It is a really distinctive act, because while Bruun personally identifies her Myrkur projects as black metal, there is a much more complex and nuanced sound being developed here. Her folk background feeds in heavily, and that tends to soften the harsher elements one would expect from a traditional black metal act and create something that feels a lot more mythological and unearthly. To a large degree the rage one would expect to hear in a metal album is absent. Instead it feels rather mournful and haunted. Long-term metal fans may struggle with Myrkur, because it often sits on the fringes of the genre. Anybody put off by the metal tag should probably give it a chance; it may pleasantly surprise you.
The seventh track, "Funeral", is the album's stand-out in my opinion. It's a heavy song, slow in pace and with a great distorted sound. Other key tracks include the opening title track "Mareridt" - an eerie prologue of deep bass rumbles and soprano wailing - and the fourth song "Crown" - a slow, contemporary sounding song that provides a solid contrast. At its best the album has a beautiful sense of atmosphere.
The remaining tracks vary, but are mostly very enjoyable. "Måneblôt" (track 2) presents a loud wall of noise, rich with thrashing guitars, before suddenly crashing down and getting replaced by acoustic folk music. It's a bit like the black metal version of folk group Clannad. That folk edge is even more pronounced in "De Tre Piker" and "Løven" (tracks 6 and 14, respectively).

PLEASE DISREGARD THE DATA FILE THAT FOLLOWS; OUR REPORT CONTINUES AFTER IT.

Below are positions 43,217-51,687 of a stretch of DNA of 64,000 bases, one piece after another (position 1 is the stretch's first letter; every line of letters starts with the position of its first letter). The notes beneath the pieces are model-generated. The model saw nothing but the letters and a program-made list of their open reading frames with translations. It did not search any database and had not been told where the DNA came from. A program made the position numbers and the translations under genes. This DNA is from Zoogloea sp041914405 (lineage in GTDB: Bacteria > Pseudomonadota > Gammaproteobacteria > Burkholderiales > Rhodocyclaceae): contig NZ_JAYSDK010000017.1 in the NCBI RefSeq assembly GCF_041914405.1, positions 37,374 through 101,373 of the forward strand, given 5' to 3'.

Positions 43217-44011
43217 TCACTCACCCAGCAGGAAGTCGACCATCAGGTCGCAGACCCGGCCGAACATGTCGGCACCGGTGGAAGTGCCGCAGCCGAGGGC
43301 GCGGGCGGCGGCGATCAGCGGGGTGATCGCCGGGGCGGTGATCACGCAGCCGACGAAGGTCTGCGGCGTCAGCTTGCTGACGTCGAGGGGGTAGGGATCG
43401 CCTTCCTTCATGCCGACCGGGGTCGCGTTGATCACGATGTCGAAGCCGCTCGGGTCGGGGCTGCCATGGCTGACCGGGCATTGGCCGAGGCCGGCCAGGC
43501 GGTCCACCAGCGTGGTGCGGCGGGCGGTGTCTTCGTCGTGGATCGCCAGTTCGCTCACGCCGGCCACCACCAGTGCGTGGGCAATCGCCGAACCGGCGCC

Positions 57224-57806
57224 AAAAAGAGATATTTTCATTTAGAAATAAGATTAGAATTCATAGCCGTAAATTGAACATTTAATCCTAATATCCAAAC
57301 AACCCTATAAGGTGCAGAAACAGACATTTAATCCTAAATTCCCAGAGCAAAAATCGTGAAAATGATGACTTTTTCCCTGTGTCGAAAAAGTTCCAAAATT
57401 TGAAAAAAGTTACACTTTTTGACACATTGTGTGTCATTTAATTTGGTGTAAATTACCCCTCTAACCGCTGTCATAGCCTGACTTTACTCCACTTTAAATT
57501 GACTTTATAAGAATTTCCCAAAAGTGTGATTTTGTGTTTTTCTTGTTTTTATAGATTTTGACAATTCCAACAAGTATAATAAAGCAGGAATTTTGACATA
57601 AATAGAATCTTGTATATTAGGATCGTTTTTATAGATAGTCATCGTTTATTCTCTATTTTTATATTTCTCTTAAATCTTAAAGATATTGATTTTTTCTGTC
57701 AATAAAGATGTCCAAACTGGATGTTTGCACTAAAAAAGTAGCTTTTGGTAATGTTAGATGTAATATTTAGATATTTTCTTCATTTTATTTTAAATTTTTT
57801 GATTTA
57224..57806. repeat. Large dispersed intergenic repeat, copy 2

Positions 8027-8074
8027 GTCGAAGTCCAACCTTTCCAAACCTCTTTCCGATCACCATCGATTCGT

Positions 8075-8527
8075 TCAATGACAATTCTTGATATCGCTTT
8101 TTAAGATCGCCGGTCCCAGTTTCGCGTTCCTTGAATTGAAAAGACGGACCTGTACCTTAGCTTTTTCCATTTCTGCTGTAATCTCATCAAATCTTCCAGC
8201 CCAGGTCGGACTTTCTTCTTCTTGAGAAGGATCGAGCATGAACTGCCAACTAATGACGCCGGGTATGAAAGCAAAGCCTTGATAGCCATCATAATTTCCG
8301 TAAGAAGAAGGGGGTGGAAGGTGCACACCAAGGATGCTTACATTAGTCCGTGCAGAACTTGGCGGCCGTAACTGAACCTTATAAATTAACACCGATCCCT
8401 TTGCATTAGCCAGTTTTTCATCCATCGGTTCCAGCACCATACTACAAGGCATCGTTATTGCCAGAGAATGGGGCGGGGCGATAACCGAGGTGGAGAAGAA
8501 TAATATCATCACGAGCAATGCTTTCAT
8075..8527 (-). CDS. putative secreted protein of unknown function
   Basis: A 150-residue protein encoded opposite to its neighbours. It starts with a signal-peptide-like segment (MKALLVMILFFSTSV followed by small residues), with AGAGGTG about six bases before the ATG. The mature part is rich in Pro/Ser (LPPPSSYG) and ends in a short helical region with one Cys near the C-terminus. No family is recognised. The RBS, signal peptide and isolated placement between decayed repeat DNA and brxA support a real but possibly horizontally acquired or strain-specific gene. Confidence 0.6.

It's not all great. "Kætteren" (track 10) sounds a bit too much like straight-up medieval music, and "Kvindelil" (track 13) is remarkably forgettable despite an attempt to give it a haunted, unworldly feel. Stuck back in the final third of the album is "Børnehjem" (track 11), a laughably bad combination of Gregorian chants and an awful child-like monologue; it's not simply the worst track on the album, it's a genuinely awful song.
Despite Bruun's claims, it is quite difficult to accept Mareridt as a heavy metal album, although there is a strong proto-metal influence and touches of black metal here and there. Instead it's very much its own thing - a sort of dark folk - and should really be celebrated as such. This is a wonderfully distinctive piece of work.
Average Score: 3.1